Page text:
Passages of the Beast

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Published on: 3 October 2007

Passages of the Beast (1978) by Morton Subotnick

From 1977 Subotnick began to explore the relationship between performers and technology in a series of “ghost” pieces for instruments and interactive electronics. In these compositions, the ghost score is a silent digital program which activates electronic modules to modify the instrumental sounds with regard to pitch, timbre, volume, and location of the sounds. Each work has its own digital program which controls a standardized ghost box. The ghost electronics were designed by Donald Buchla and built by John Payne according to the composer’s specifications; funding was provided by a grant from the Rockefeller Foundation. There are fourteen ghost works (composed between 1977 and 1983), and, at present, Subotnick feels he has finished this series. While the ghost pieces have used electronics to modify instrumental sounds, it appears Subotnick’s next compositional period will involve having instruments control computer generated sounds.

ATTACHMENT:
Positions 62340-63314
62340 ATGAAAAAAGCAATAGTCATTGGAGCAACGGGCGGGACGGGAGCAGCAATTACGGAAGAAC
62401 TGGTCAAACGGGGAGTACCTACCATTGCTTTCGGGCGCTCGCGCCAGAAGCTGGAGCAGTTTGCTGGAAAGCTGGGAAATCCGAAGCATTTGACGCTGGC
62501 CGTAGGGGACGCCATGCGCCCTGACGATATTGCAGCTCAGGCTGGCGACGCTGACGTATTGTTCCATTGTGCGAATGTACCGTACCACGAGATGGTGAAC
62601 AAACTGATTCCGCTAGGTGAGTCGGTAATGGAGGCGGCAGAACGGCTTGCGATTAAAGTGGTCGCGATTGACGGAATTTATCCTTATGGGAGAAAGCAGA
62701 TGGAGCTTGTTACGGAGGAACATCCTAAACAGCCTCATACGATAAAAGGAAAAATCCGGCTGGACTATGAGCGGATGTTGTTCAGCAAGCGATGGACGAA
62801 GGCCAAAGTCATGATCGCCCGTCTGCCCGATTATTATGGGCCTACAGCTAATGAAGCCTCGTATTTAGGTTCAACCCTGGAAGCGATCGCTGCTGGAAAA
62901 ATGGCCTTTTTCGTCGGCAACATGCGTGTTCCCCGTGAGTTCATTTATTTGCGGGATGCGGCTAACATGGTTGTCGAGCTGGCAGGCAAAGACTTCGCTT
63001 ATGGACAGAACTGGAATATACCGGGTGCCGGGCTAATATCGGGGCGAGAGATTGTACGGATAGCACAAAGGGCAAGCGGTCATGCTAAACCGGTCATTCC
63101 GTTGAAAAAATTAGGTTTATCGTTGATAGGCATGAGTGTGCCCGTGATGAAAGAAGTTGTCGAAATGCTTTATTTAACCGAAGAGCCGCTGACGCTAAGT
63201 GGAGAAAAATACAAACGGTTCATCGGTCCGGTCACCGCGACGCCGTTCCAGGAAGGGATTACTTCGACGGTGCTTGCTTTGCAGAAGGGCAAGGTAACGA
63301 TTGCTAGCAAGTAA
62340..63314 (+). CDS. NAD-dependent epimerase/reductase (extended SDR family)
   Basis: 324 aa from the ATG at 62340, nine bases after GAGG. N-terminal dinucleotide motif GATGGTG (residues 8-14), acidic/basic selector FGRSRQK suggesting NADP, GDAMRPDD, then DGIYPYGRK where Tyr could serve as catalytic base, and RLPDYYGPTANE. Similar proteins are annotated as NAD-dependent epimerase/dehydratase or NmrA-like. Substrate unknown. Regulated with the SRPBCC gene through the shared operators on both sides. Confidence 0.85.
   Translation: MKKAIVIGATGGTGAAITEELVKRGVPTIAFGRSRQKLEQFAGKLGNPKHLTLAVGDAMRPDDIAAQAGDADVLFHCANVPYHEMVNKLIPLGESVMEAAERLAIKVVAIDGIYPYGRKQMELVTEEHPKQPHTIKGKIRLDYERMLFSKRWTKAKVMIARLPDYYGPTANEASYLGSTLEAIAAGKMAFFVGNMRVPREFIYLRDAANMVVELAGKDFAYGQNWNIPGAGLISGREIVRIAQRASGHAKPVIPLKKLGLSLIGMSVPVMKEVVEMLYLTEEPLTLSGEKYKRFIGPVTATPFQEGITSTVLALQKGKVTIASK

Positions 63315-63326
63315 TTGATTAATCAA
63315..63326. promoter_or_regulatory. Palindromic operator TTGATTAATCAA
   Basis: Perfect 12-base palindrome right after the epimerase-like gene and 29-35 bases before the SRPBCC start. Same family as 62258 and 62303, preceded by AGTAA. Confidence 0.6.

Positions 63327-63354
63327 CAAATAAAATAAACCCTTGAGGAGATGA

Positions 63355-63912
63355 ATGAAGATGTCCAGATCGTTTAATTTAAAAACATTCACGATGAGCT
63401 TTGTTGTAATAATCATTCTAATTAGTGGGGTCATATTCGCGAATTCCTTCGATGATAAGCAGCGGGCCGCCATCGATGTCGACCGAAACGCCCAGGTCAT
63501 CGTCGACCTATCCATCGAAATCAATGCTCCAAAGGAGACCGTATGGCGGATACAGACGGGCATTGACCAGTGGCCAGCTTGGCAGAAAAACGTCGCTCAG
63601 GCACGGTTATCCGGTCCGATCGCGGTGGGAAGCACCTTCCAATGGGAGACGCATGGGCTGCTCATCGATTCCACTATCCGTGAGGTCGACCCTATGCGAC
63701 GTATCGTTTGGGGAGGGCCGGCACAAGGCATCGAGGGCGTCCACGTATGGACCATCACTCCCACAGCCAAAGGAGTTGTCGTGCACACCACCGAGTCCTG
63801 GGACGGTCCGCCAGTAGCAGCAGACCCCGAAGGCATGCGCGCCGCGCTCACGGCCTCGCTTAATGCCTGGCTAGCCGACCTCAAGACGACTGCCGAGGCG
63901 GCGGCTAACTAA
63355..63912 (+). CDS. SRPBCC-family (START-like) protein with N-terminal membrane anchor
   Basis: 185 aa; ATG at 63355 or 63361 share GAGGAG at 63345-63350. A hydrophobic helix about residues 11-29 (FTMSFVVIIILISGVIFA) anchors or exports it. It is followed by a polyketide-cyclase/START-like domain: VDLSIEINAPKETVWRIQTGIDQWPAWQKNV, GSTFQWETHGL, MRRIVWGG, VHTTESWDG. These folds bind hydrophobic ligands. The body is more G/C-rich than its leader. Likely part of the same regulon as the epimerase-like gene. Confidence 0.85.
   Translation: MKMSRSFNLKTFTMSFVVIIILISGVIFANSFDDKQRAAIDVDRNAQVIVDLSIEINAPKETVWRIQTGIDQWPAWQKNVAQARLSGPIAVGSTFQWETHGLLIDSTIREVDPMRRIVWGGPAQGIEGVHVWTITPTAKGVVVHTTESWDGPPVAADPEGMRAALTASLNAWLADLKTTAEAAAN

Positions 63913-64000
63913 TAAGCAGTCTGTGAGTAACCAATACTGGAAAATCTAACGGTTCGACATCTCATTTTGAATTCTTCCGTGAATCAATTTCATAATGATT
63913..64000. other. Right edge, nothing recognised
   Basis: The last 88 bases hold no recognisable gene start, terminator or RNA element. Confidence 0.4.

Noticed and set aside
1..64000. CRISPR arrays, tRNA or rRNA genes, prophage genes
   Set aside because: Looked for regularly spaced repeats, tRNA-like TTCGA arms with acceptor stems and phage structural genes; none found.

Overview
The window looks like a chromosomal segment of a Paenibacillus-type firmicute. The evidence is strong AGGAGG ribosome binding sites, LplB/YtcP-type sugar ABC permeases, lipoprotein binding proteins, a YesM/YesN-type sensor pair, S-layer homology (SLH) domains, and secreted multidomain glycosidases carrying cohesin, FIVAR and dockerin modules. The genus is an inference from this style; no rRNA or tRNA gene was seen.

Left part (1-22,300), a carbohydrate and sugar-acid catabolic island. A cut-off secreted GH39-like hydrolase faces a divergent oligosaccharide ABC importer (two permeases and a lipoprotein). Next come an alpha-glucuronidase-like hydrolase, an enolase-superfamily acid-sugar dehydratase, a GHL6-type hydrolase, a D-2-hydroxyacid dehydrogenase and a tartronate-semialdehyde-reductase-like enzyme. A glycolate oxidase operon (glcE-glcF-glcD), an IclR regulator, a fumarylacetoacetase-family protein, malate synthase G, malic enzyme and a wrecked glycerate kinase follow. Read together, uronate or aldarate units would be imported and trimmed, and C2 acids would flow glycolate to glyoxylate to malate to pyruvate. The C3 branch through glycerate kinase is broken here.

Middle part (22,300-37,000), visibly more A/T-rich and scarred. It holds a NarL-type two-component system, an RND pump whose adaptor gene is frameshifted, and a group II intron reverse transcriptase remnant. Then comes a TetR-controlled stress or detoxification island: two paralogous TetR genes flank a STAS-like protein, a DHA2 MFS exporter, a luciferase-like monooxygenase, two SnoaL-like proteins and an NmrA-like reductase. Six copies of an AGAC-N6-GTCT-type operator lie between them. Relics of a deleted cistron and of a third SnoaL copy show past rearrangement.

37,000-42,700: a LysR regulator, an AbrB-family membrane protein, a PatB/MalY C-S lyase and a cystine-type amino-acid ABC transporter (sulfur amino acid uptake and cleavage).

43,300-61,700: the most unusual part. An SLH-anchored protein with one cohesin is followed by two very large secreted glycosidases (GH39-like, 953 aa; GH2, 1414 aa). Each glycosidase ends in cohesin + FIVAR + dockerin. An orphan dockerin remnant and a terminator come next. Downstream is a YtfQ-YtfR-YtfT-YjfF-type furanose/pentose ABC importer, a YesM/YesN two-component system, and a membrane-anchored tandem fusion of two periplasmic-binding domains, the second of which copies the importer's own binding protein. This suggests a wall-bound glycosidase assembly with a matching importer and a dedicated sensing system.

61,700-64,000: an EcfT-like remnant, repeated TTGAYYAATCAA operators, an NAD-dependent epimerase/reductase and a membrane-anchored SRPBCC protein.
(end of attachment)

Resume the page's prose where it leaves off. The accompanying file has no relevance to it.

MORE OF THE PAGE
Subotnick states:

The title Passages of the Beast refers to the rites of passage, of beastness to humanness, the passion of the beast and human awareness joined. The clarinet is treated as both a very old instrument (through a series of invented fingerings to get some of the non-diatonic qualities back into the technique) and a modern instrument, paralleling, more or less, the transition or passages from beast to human. The almost programmatic quality of the work is in keeping with the mainstream of my work for more than a decade. Passages, in particular, deals metaphorically with the evolution of the human spirit, and was one of a group of works which led up to the final (as of this writing) piece in the series, The Double Life of Amphibians, a ninety minute staged tone poem which received its world premiere at the 1984 Olympics Arts Festival in Los Angeles.

Morton Subotnick – Passages of the Beast (1978) – Ramon Kireilis clarinet

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